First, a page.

Anyone claiming Eastwood isn't showing the horror or ramifications of war or just simply throwing a victory parade celebrating Kyle's kill count was obviously watching a different film. The entire third act, in which he devolves into such a disengaged zombie that he can't speak to his wife should be proof enough. But even in giving the director points for his balanced portrayal, we still never really learn anything about Kyle that we didn't know going in. And while the film's structure (alternating between war and home life scenes) undeniably keeps the pace moving, it doesn't break any new ground and sometimes feels frustratingly repetitive. It's a throwback war film of sorts not entirely dissimilar to last year's Lone Survivor, and while everyone's tolerance of watching a skilled sniper pick off targets for two-plus hours will vary, mine started to wane after a while. But there's still no denying the sequences are excitingly staged by Eastwood, who keeps the tension level consistently high.
Bradley Cooper doesn't have an easy job here in not only playing a recent real-life figure, but a quiet, intense guy whose lack of emotion is a prerequisite to him being as skilled as he is. There's never much emanating from Kyle, and if Eastwood is to be believed, little in the way of a personality either. That's a challenging character to center a movie around but Cooper meets the physical requirements by bulking up considerably, while also giving us all we need to know through his body language and subtle facial expressions during the tensest of circumstances. If you add up the lines of dialogue he has throughout the film it wouldn't be much because it simply isn't necessary. Kyle is a man who commands respect because of his actions and Cooper really captures that.
The strain on Kyle's marriage never carries the emotional resonance it should and part of that problem stems from the fact that Taya is treated as almost a whiny, superfluous diversion that pops up in between tours. It's easy to just lay all the blame on Eastwood or screenwriter Jason Hall for an underwritten, borderline misoginistic character, but Sienna Miller doesn't do herself any favors by acting with a capital "A" in all her emotionally charged scenes. Something about the performance just rubbed me the wrong way, as I never bought that I was watching Taya Kyle so much as a Hollywood actress shoehorned into a stock role of the distraught wife. While much has been made of the noticeable plastic baby used in the now infamous nursery scene, that actually stuck out less to me than Miller's frequently grating work.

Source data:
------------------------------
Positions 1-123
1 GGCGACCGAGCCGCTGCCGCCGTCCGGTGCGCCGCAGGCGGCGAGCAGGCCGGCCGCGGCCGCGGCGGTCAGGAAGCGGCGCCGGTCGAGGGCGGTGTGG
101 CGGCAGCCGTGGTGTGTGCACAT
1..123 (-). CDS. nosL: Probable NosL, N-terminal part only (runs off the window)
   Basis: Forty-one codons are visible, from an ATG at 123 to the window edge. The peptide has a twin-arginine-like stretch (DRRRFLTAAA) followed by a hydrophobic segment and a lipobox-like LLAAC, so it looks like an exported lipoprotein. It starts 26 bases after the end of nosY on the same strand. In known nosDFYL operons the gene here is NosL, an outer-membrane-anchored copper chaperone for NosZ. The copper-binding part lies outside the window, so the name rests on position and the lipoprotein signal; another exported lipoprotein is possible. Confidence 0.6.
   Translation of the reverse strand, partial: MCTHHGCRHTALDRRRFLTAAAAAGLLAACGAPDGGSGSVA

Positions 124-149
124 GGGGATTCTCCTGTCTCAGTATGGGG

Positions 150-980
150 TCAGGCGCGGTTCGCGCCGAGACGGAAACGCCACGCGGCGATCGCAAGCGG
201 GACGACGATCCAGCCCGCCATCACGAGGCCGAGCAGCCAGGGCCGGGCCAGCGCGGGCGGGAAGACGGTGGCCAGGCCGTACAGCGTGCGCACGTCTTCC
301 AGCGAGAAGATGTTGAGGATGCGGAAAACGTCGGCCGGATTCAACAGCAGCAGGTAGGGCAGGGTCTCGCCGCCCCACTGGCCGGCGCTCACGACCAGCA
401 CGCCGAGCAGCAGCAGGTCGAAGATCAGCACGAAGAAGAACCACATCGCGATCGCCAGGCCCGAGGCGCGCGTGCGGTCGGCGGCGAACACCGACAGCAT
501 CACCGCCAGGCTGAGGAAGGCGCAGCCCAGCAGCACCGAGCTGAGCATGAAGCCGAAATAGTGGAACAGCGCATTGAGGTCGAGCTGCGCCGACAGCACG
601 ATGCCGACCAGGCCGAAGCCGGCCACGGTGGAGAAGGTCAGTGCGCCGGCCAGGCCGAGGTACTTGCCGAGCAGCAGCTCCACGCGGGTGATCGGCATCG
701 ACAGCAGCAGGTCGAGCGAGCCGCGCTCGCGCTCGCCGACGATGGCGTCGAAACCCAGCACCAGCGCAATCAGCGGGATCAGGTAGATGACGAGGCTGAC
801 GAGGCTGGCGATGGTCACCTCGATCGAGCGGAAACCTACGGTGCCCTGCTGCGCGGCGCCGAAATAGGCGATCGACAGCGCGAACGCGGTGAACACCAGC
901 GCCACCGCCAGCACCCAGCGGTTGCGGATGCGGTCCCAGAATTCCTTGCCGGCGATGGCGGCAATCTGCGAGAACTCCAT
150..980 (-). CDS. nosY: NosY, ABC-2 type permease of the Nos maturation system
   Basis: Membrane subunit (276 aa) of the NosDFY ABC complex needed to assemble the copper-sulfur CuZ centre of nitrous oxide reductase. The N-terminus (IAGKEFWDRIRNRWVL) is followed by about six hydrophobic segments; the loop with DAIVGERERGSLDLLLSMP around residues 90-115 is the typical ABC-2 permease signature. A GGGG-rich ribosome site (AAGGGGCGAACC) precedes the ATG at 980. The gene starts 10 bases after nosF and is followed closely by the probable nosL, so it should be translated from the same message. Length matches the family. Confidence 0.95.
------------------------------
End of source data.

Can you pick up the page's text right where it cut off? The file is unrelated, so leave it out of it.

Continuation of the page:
The biggest question mark going into the film wasn't how Eastwood would navigate the tricky minefield of Chris Kyle's story, but how he'd address the bizarre circumstances surrounding his eventual death. It's the only detail that doesn't feel widely known, even if the actual event is drenched in the cruelest of ironies. Eastwood mostly chooses not to dwell on it, save for a very brief scene at the end that doesn't really work due to a lingering, ill-advised facial expression by Miller that inexplicably implies Taya foresaw his death. While holding back was probably the respectful thing to do, it does seem as if an intriguing commentary surrounding its irony was left on the table. Much like Kyle's life, the film doesn't end so much as suddenly stop, with a certain comfort in knowing he finally found his calling and purpose in helping other veterans.
What's interesting is that given how mixed a bag the film is it's mostly being attacked for all the things Eastwood gets right and his intentions in making it. It's revealing how few complaints center around the actual content. That it's about an important subject aimed at an arguably underserved audience might be the best thing American Sniper has going for it. It delivers all the tension the trailer promises, but the real surprise might be how little we actually learn about Chris Kyle. By the time the credits silently rolled, I was left strangely unfulfilled, but respectfully impressed.